Edited by Jeremy Russell

January 12, 1998


Identifying Critical Limits For Critical Control Pointr

By Robert A. Savage President, The HACCP Consulting Group, L.L.C.

As you develop your HACCP plan and identify hazards that are reasonably likely to occur, control measures must be used at critical control points (CCPs) to control the identified hazards. Each control measure must have associated with it one or more critical limits for food safety. A critical limit is defined as a criterion that must be met for each control measure associated with a CCP to prevent, eliminate or reduce to an acceptable level the identified biological, chemical or physical hazard. Another way of looking at critical limits is that they are boundries of safety for a control measure at each CCP.

Each CCP can have one or more control measures to assure that the identified hazards are prevented, eliminated or reduced to acceptable levels. Likewise, each control measure can have one or more associated critical limits. Critical limits may be based upon factors such as: temperature, time, available chlorine, sensory information such as aroma and visual appearance or the sensitivity of metal detectors to detect foreign material in a product. Critical limits and criteria for food safety may be derived from sources such as the USDA, FSIS, Meat and Poultry regulations, FDA regulations, the FDA Food Code, scientific literature, experimental results, and from experts.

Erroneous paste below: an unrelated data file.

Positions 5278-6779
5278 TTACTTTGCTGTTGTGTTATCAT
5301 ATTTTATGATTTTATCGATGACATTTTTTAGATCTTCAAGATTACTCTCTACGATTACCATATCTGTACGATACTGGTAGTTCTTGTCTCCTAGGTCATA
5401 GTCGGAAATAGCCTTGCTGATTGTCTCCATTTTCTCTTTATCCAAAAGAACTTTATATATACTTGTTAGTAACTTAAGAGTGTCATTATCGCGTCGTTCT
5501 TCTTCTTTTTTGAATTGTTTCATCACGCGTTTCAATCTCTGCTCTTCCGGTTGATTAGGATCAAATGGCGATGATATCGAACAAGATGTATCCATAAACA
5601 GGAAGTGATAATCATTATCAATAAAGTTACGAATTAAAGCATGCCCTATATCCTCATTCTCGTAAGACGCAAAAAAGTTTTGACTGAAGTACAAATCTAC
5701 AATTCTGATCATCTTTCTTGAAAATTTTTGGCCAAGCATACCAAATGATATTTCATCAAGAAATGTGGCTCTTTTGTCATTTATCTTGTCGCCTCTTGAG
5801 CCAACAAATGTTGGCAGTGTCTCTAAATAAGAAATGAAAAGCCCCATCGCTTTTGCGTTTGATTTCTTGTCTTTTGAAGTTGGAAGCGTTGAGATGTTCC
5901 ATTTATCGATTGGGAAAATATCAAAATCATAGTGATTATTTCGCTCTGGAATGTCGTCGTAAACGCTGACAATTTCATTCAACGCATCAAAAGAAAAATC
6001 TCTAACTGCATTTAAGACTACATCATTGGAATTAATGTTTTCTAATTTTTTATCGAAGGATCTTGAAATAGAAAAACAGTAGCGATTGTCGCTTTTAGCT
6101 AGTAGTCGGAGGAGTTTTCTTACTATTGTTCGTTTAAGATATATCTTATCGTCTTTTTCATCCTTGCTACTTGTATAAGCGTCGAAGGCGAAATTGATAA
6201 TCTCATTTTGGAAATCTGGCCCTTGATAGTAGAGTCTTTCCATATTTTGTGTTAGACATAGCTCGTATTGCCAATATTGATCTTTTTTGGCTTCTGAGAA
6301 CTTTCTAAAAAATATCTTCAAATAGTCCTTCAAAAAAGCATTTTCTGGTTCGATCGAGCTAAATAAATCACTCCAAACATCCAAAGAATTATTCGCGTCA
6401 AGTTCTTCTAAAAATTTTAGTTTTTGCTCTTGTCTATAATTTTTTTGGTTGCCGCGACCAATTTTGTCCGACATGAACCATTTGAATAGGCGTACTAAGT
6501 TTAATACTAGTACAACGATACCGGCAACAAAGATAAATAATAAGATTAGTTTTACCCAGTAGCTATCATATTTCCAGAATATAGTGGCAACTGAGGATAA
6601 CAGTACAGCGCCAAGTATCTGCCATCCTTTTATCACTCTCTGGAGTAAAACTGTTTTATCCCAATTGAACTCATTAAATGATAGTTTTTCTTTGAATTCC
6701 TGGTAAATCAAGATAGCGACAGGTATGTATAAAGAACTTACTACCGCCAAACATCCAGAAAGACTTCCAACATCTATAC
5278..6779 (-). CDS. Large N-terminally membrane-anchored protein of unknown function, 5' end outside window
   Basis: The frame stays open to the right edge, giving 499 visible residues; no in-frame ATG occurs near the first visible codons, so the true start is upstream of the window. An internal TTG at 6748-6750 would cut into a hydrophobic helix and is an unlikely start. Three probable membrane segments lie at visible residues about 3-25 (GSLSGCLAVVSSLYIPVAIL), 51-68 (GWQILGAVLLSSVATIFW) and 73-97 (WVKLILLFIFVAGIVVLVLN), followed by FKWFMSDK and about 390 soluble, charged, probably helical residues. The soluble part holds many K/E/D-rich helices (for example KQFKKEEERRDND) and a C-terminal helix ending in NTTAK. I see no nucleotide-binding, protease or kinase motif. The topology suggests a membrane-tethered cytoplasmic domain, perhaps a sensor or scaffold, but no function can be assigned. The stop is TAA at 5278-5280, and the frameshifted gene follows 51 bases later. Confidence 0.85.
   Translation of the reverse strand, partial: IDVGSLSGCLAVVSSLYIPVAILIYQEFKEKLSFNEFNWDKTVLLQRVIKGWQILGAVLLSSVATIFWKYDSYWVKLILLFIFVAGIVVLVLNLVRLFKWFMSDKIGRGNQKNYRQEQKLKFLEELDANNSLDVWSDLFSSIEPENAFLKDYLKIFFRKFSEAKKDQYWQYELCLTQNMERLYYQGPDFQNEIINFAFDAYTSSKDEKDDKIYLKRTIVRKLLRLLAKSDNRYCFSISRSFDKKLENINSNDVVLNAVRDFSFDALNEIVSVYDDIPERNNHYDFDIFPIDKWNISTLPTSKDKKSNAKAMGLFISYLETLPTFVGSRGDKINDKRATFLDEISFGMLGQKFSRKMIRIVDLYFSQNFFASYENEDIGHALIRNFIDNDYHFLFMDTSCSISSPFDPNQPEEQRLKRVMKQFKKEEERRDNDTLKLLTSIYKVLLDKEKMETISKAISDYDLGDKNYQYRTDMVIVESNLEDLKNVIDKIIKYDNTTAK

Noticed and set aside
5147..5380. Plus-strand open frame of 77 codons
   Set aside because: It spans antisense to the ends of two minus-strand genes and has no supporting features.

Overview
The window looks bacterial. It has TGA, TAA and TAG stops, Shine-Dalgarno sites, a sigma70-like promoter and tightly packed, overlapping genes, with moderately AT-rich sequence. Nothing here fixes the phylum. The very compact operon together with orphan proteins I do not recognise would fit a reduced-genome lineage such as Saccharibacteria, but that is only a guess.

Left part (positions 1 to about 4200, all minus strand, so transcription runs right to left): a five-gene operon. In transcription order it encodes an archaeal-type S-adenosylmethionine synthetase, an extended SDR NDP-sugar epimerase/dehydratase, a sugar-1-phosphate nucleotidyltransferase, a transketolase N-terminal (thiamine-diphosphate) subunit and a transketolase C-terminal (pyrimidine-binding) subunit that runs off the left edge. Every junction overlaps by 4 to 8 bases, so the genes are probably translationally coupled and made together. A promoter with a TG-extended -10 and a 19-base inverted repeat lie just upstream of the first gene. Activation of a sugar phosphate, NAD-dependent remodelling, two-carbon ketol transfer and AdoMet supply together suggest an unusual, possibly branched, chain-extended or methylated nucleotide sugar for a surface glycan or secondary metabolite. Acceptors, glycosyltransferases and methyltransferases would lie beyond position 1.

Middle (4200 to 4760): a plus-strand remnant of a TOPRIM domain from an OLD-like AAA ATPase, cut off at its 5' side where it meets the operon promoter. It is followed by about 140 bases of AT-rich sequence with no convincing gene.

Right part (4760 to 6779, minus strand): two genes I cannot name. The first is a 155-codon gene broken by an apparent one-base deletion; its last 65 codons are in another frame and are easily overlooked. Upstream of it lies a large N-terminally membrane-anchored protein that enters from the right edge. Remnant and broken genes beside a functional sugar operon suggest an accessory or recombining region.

In some cases, processing variations may require certain target levels to assure that critical limits are met. For example, a control measure and critical limit may be an internal product temperature of 160F during the cooking process. However, if the oven temperature varies by +/- 5F, the oven target temperature would have to be greater than 165F so that no product receives a cook less than 160F. In such a case, while the HACCP plan would identify a critical limit for safety as 160F, operating instructions to the oven operator would identify 165F or perhaps 170F to avoid deviations below the critical limit for safety that would require corrective actions to be taken.

In another example, critical limits that may be associated with control measures for beef slaughter might be the operating conditions of a steam vacuum system, steam pasteurization system or acetic acid rinse to achieve a known level of bacterial reduction on the carcass. These values could be found in the scientific literature or developed by in-plant testing.

In all cases, plants should maintain a file of references and sources regarding where their critical limits were obtained in their HACCP plan. As new information is developed and new technologies developed to reduce harmful bacteria in meat and poultry products, the plant's HACCP team should review its critical limits to ensure they are still adequate. Likewise, if new pathogenic bacteria are identified, critical limits must be reviewed to ensure they are still adequate to prevent, eliminate or reduce to acceptable levels to hazard.